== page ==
SEATTLE and KING of PRUSSIA, Pa. – June 02, 2020 - Seattle Children’s Research Institute, one of the top pediatric research institutions in the world, and global biotechnology leader CSL Behring announced a strategic alliance to develop stem cell gene therapies for primary immunodeficiency diseases.
Initially, the alliance will focus on the development of treatment options for patients with two rare, life-threatening primary immunodeficiency diseases -- Wiskott-Aldrich Syndrome and X-linked Agammaglobulinemia. These are two of more than 400 identified primary immunodeficiency diseases in which a part of the body’s immune system is missing or functions improperly.
"CSL Behring will collaborate with Seattle Children’s experts to apply our novel gene therapy technology to their research pipeline, with an aim to address unmet needs for people living with certain rare primary immunodeficiency diseases," said Bill Mezzanotte, MD, Executive Vice President, Head of Research and Development for CSL Behring. “Expanding our gene therapy portfolio into an area of immunology well known to CSL exemplifies how we are strategically growing our capabilities in this strategic scientific platform and are collaborating with world class institutions to access innovation with the potential to vastly improve patients’ lives.”
“Stem cell gene therapies that correct the genetic abnormality driving a child’s disease will transform the therapeutic options for children with Wiskott-Aldrich Syndrome, X-Linked Agammaglobulinemia and other immunodeficiency diseases,” said David J. Rawlings, MD, director of the Center for Immunity and Immunotherapies and division chief of immunology at Seattle Children’s, and a professor of pediatrics and immunology at the University of Washington School of Medicine. “The collaboration with CSL Behring supports our longstanding research programs for pediatric immunodeficiency diseases and will accelerate this research toward clinical trials, helping get these innovations to the children who need them.”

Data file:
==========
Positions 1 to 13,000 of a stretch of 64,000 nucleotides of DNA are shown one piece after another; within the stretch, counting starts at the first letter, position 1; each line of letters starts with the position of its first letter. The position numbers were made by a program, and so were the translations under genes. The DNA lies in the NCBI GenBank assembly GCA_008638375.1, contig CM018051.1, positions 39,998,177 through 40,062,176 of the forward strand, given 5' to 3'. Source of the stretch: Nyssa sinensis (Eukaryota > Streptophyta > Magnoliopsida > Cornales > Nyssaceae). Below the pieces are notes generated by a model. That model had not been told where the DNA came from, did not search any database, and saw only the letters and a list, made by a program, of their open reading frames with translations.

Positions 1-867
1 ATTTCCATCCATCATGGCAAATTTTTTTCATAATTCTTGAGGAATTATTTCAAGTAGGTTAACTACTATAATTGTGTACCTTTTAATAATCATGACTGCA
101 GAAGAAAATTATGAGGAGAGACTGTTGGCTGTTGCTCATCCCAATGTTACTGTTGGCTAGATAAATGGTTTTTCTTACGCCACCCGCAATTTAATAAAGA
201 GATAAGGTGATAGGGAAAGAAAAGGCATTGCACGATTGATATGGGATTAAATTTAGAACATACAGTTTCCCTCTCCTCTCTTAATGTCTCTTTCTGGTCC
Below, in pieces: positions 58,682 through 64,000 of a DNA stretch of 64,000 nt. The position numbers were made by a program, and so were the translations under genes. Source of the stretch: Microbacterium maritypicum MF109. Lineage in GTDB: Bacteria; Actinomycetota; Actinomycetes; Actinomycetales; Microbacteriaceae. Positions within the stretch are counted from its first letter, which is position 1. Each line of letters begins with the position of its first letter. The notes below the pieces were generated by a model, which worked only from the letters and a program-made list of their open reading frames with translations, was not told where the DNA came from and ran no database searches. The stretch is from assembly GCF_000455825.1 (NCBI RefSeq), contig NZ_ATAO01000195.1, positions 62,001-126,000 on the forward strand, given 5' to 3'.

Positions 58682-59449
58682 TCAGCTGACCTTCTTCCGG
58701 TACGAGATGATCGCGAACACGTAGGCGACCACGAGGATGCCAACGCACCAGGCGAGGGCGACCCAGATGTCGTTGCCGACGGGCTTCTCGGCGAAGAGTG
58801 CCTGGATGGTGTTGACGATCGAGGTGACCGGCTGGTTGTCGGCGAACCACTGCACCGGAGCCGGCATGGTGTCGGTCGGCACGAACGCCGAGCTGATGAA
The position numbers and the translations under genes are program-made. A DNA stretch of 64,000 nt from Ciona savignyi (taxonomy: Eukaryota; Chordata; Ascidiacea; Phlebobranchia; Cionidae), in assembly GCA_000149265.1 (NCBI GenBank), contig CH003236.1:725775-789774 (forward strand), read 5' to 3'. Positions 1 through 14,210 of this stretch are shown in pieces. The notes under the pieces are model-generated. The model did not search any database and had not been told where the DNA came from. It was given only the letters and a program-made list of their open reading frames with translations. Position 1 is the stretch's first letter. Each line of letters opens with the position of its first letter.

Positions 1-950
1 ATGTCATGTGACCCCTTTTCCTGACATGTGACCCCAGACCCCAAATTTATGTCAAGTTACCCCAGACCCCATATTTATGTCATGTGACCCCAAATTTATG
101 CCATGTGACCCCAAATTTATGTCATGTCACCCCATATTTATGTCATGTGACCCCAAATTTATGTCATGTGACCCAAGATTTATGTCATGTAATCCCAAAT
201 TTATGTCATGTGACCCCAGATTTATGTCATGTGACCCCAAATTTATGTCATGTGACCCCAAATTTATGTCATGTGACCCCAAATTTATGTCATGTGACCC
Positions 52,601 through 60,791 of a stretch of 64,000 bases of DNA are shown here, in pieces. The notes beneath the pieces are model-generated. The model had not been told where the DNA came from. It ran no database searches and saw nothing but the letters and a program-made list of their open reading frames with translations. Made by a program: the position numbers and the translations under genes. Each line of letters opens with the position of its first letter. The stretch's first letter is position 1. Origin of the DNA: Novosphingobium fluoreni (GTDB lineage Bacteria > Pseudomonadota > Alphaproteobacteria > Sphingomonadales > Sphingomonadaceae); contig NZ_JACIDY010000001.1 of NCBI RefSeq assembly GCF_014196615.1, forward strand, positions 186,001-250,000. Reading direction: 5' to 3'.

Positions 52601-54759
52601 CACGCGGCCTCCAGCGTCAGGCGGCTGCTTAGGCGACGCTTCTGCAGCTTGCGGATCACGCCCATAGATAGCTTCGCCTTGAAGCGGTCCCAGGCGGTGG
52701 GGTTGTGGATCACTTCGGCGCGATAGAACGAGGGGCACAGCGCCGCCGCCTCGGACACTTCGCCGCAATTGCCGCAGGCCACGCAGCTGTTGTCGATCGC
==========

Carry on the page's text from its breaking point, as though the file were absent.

CSL Behring researchers, working with researchers from Seattle Children’s Research Institute, will investigate applying the proprietary platform technologies, Select+™ and Cytegrity™, to several pre-clinical gene therapy programs. These technologies, which have broad applications in ex vivo stem cell gene therapy, are designed to address some of the major challenges associated with the commercialization of stem cell therapy, including the ability to manufacture consistent, high-quality products, and to improve engraftment, efficacy and tolerability.
Wiskott-Aldrich Syndrome (WAS) has an estimated incidence between one and 10 cases per million males worldwide, according to the National Institutes of Health. WAS patients’ immune systems function abnormally, making them susceptible to infections. They also experience eczema, autoimmunity and difficulty forming blood clots, leaving them vulnerable to life threatening bleeding complications. Today the only known cure for WAS is a stem cell transplant, if a suitable donor can be found.
X-linked Agammaglobulinemia (XLA) is another rare primary immunodeficiency in which patients have low levels of immunoglobulins (also known as antibodies), which are key proteins made by the immune system to help fight infections. Like WAS, XLA affects males almost exclusively, although females can be genetic carriers of the condition. While no cure exists for XLA, the goal of treatment is to boost the immune system by replacing missing antibodies and preventing or aggressively treating infections that occur, according to the Immune Deficiency Foundation.
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